This method uses two separate configuration files; this is needed as all GRUB data is located within the binary, but we'll be working around that. The binary contains a memdisk, which also serves as the prefix. As far as I'm aware, there's no way of working around this fact directly. We can, however, use the memdisk grub.cfg to load a configuration file from the disk. This way, we don't have to recreate the binary for every configuration change.

Start off with creating the memdisk grub.cfg. I saved it at build/grub.cfg (we'll need this path later on):

insmod part_msdos
configfile (hd0,msdos1)/boot/grub/grub.cfg

All this does is loading the module for reading the disk partitions (line 1) and loading the configuration file from the disk (line 2). Note that it doesn't have to be located at /boot/grub/grub.cfg; you can change this path on the disk to whatever you like, just remember to apply the changes to the memdisk grub.cfg.

The second grub.cfg (the one on the disk) is pretty much up to you, except that you have to load the part_msdos module and set the root (which by default is memdisk):

insmod part_msdos
set root=(hd0,msdos1)

Add your regular GRUB2 configuration below the set root line.

Finally, all that's left is to create the binary. Note that you have to specify what file to include at what path in the memdisk:

bin/grub-mkstandalone -O x86_64-efi -o BOOTX64.EFI "boot/grub/grub.cfg=build/grub.cfg"

Windows (Using Cygwin or MinGW)

Because GRUB is designed as a part of the GNU project, it assumes the use of GCC and the Binutils tool chain. While this does not place an restrictions on the toolchain used by the OS, it does mean that compiling GRUB itself will require a GCC Cross-Compiler and Binutils configured as an OS Specific Toolchain.

Most of the instructions for building GRUB under Linux apply, but there are some notable difference.


It might be useful to create an image file for a HDD; The following instructions help you create a HDD with an MBR partition map. Based on information from <palk> on #osdev, it is slightly more complicated to create a HDD image than you'd expect.

This information might not be applicable to Linux users, who will most probably want to use a loopback device. This is for developers on OS X, which doesn't have a loopback device and has a finicky image mounter.

1. First, create a blank, raw image with DD, with the required size. Here, I'll make a 80MB image -- 163840 sectors of 512 bytes.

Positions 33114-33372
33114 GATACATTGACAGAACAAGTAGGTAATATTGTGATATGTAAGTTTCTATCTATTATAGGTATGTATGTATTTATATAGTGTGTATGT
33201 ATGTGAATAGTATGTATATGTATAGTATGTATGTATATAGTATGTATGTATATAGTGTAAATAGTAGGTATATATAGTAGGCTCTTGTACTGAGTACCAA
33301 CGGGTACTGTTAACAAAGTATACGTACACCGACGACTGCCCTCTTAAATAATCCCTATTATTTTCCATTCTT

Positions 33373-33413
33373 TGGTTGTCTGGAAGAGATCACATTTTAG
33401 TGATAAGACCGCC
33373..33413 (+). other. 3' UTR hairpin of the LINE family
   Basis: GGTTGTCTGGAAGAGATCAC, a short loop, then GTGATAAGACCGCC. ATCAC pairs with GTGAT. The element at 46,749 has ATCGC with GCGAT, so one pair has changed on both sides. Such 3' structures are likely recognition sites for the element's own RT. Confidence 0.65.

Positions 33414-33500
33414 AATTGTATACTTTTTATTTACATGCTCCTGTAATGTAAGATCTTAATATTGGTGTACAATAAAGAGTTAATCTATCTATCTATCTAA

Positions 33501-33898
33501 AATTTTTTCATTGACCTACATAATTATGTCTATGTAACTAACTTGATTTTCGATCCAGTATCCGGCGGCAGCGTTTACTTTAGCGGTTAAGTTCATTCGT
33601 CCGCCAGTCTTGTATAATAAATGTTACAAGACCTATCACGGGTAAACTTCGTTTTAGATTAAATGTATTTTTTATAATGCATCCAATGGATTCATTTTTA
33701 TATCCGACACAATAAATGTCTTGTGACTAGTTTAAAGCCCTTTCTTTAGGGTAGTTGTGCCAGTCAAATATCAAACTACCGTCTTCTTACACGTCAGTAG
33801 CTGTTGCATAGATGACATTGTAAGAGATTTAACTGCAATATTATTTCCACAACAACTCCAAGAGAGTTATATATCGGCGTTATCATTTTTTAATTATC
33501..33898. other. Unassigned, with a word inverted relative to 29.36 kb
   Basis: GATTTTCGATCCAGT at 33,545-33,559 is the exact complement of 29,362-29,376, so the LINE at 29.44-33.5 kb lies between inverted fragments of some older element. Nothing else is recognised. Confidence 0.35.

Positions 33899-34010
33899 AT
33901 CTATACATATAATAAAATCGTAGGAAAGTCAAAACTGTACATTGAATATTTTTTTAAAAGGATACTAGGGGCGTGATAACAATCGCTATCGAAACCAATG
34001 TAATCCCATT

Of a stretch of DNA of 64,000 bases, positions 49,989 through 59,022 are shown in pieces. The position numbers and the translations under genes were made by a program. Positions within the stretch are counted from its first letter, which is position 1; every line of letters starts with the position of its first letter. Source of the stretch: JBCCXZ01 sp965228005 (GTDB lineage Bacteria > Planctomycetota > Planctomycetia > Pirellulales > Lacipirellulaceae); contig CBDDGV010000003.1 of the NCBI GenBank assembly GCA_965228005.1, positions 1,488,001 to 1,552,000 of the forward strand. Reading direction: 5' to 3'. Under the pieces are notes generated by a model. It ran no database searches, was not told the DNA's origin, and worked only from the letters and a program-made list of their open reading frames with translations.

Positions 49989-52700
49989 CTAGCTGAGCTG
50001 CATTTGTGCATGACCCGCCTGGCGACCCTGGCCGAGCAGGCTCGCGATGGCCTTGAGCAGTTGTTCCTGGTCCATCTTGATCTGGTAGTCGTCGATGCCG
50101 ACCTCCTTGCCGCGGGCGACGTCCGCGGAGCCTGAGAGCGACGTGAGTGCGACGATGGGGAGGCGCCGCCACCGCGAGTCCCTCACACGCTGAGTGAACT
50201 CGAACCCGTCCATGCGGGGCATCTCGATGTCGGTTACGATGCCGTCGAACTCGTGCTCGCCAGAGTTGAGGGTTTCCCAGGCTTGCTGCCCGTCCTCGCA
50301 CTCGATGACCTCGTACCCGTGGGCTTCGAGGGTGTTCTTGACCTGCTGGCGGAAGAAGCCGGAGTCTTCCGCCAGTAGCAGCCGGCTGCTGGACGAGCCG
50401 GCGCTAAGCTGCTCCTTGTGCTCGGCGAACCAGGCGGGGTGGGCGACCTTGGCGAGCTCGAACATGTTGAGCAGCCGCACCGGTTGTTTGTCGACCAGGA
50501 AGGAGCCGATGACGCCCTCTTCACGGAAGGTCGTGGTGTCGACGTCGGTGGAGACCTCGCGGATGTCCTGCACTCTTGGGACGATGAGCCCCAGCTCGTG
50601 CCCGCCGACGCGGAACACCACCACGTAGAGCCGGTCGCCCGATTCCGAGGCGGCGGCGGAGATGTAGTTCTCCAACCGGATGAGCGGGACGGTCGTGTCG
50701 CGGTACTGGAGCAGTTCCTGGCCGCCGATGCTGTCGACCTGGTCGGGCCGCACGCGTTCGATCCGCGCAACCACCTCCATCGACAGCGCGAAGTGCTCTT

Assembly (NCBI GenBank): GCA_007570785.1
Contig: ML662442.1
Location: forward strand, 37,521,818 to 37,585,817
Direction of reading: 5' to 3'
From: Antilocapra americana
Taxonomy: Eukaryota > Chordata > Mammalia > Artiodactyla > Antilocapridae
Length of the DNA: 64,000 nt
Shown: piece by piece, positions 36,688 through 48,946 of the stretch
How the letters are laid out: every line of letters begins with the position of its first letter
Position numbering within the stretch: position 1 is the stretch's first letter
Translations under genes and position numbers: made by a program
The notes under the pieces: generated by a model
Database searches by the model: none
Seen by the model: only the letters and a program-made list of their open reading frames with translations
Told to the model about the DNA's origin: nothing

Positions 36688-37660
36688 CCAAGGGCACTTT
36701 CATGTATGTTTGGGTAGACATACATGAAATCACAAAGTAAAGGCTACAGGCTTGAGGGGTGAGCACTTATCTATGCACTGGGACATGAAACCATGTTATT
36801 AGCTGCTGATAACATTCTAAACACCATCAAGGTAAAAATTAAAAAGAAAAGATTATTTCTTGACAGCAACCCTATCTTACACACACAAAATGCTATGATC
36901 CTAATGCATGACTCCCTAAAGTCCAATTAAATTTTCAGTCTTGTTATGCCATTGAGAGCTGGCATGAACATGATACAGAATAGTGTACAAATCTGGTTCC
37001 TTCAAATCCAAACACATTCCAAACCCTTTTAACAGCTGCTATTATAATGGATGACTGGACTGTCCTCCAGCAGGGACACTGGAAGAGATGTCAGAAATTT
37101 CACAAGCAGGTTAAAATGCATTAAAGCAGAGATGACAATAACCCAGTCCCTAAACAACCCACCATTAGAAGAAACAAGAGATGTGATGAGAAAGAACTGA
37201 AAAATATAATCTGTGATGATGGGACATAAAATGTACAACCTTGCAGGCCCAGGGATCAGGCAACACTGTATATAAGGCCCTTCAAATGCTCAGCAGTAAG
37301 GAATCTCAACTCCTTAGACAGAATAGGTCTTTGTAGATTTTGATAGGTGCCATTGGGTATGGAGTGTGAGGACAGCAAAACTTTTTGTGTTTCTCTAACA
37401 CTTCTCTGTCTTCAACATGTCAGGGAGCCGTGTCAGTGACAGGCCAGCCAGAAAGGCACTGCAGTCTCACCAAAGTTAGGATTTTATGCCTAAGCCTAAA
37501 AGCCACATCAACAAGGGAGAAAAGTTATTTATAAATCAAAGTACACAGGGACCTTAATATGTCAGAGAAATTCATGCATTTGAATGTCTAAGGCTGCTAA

dd if=/dev/zero of=disk.img count=163840 bs=512

2. Next, calculate the CHS values for the disk and have them at hand. TODO: Explain this.

   Here, it's a 80MB disk, so the CHS values are 78, 32 and 63 respectively.

3. Fire up FDISK (or your tool of choice) -- I'm using the OS X version here, so commands may differ. The concept is essentially identical.

What will show on your screen (in OS X anyway) is on the left, what you enter is on the right.

fdisk -e disk.img
The signature for this MBR is invalid.
Would you like to initialize the partition table? [y]           Yes
fdisk:*1>                                                       disk
Disk: disk.img	geometry: 650/4/63 [16340 sectors]
Change disk geometry? [n]                                       No
fdisk:*1>                                                       edit 1
Partition id ('0' to disable)  [0 - FF]: [B] (? for help)       0B
Do you wish to edit in CHS mode? [n]                            No
Partition offset [0 - 163840]: [63]                             2047
Partition size [1 - 161793]: [161793]                           <Enter>
fdisk:*1>                                                       write
fdisk:*1>                                                       quit

4. Now that the MBR Partition Table is initialised, you'll want to make a Filesystem on the disk. But first.

   Here, we separate the MBR bit, and the actual FS bit.
dd if=disk.img of=mbr.img bs=512 count=2047
dd if=disk.img of=fs.img bs=512 skip=2047

5. Because we're on OS X, we need to attach the disk image first, without actually mounting it.

hdiutil attach -nomount fs.img

6. Use 'diskutil list' to find out which device your image is, use that below.

7. Now, make a FAT12/16/32 filesystem on the FS.img disk. Remember, use FS.img -- not disk.img

newfs_msdos -F 32 /dev/diskX

8. Now you'll want to unmount it, then recombine the two images, then install GRUB.

hdiutil detach /dev/diskX
cat mbr.img fs.img > disk.img
hdiutil attach disk.img
# note the mount point here (/Volumes/NO NAME, probably)
grub-install --modules="part_msdos biosdisk fat multiboot configfile" --root-directory="/Volumes/NO NAME" disk.img
Installation finished. No error reported.

And there it is! You know have a disk.img, that will have GRUB 2 installed, ready to go. It should be mountable in OS X simply by double clicking (or with the mount command). Enjoy!

Additional useful options

Whatever device you are using, you may want to have a PC partition table and create a partition you format in one of the filesystems supported by GRUB. If you do, be sure to add the following option the grub-install arguments:


In general, if GRUB 2 happens to fail to do what you want and you suspect that it needs some missing functionality, just try to add a module name you believe has the functionality you need to the --modules argument. The module files generally are in /boot/grub/i386-pc/.

Blessing the binary on macOS

Macs require bootable binaries to be 'blessed' by a utility:

bless --verbose --folder=/Volumes/EFI --file=/Volumes/EFI/EFI/BOOT/BOOTX64.EFI --setBoot

See Also